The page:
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Alison Gopnik, PhD, co-author of *The Scientist in the Crib and Wondertime advisory council member, says… *
“The great ‘why’ period is ages two to four. Very young children are trying to figure out how the world works. They can learn a lot from even simple explanations, as simple as ‘this plant grows because it comes from a seed’. Soon they can provide explanations themselves, so you can say, ‘Why do you think it happens?’ That can tell you what your child thinks about the world, which can be pretty surprising.”
Benard P. Dreyer, GP, developmental-behavioral pediatrician, says…
“When a child asks ‘why’ she often means ‘I’m interested in this’. If the parent answers with an explanation that is too hard for the child to understand, or doesn’t really satisfy her curiosity, another ‘why’ is asked, in order to continue the conversation. Parents often feel anxious when they don’t know the answer. Admit you don’t know and find out together.”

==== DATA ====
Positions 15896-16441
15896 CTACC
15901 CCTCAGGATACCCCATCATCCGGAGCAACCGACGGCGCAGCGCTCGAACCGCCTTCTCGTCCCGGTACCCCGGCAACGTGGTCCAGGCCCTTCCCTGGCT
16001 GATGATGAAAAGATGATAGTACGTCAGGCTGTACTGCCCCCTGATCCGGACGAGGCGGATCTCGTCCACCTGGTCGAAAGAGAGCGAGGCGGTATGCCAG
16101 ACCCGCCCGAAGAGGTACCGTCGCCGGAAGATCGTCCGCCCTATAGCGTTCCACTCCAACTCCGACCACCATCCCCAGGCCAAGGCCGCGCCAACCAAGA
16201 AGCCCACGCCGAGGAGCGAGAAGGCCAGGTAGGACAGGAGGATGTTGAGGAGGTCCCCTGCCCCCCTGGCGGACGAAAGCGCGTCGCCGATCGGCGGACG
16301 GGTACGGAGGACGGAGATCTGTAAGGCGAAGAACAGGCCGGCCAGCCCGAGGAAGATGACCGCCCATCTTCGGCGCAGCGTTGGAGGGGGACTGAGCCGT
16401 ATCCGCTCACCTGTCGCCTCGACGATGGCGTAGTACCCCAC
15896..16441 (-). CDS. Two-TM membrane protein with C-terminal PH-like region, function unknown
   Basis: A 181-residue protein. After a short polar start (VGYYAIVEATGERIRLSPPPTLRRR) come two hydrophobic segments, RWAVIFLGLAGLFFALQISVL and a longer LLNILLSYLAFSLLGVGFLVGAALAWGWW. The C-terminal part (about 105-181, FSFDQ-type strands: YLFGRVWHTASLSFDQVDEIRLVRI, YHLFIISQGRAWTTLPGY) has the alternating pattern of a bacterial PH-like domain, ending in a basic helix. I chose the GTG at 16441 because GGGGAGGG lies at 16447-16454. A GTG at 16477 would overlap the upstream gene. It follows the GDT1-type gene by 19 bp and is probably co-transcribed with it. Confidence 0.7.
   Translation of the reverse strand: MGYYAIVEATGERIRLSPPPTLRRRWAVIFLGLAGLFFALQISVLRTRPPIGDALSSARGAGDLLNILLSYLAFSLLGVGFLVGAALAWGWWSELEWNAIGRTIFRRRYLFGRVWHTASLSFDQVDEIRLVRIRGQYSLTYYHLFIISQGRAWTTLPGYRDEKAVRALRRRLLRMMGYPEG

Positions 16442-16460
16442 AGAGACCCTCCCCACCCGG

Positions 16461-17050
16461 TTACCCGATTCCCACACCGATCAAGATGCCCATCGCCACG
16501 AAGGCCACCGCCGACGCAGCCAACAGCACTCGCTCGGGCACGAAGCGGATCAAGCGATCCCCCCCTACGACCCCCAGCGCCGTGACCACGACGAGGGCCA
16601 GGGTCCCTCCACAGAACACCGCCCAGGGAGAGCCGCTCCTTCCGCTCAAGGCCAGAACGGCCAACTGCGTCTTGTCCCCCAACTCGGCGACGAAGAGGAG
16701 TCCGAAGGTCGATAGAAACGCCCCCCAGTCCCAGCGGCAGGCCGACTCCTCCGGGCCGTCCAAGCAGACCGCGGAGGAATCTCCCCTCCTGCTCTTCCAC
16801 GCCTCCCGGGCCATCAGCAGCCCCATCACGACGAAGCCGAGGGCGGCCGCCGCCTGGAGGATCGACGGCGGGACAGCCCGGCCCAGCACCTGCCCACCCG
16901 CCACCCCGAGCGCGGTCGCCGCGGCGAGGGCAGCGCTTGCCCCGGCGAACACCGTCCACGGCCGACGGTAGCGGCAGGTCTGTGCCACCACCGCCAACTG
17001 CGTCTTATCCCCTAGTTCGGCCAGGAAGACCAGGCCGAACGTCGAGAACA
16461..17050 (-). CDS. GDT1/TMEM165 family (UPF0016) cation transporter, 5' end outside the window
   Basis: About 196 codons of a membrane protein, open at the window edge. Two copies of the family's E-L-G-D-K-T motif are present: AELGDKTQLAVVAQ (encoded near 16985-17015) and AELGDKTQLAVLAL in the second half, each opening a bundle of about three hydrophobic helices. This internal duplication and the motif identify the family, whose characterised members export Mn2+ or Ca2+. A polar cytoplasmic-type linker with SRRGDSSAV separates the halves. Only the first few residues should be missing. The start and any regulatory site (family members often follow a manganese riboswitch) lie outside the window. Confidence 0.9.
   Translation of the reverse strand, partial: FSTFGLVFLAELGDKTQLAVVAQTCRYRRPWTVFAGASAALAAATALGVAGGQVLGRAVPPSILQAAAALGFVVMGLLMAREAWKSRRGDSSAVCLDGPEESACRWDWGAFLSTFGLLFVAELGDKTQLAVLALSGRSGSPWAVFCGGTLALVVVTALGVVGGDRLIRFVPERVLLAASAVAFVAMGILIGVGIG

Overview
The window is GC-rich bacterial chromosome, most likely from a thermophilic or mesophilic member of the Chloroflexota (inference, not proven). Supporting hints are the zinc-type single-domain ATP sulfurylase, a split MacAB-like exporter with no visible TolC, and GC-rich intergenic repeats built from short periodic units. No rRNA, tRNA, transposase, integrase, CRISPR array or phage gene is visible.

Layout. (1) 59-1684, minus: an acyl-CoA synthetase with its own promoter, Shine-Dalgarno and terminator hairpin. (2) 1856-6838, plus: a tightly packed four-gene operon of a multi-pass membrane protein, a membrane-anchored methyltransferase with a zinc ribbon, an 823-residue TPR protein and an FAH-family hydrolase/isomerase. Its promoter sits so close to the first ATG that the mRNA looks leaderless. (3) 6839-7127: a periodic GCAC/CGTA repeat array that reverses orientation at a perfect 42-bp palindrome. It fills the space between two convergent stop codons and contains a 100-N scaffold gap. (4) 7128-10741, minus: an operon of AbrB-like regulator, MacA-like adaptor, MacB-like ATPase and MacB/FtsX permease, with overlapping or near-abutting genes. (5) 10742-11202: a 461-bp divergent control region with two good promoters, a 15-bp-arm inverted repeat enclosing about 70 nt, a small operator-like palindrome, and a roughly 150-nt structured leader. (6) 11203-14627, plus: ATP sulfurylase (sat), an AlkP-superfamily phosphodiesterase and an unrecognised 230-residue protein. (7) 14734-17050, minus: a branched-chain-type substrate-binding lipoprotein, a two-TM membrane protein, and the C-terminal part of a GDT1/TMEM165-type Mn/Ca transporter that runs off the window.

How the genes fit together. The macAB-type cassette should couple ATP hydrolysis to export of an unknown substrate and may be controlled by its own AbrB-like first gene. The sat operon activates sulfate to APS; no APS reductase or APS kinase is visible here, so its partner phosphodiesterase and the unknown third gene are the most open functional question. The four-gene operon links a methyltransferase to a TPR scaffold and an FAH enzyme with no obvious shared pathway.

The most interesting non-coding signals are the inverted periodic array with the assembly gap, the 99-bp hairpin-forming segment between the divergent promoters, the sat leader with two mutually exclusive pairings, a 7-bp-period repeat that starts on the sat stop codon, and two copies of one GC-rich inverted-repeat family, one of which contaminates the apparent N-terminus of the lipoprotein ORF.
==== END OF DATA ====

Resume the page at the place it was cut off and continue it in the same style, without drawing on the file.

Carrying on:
Debbie Kagan, mother of three, says…
“If I don’t answer my 6-year-old, Alex, when he asks ‘why’, it becomes a game – it’s ‘let me see how many times I can ask’. If I give him an answer, he asks for more of an explanation. I’m okay with that. Kids want to learn. Alex wanted to open the microwave. My husband said no. ‘Why?’ ‘You could burn yourself on the hot food’. The next day he told his sister not to go near the microwave because she could burn herself.”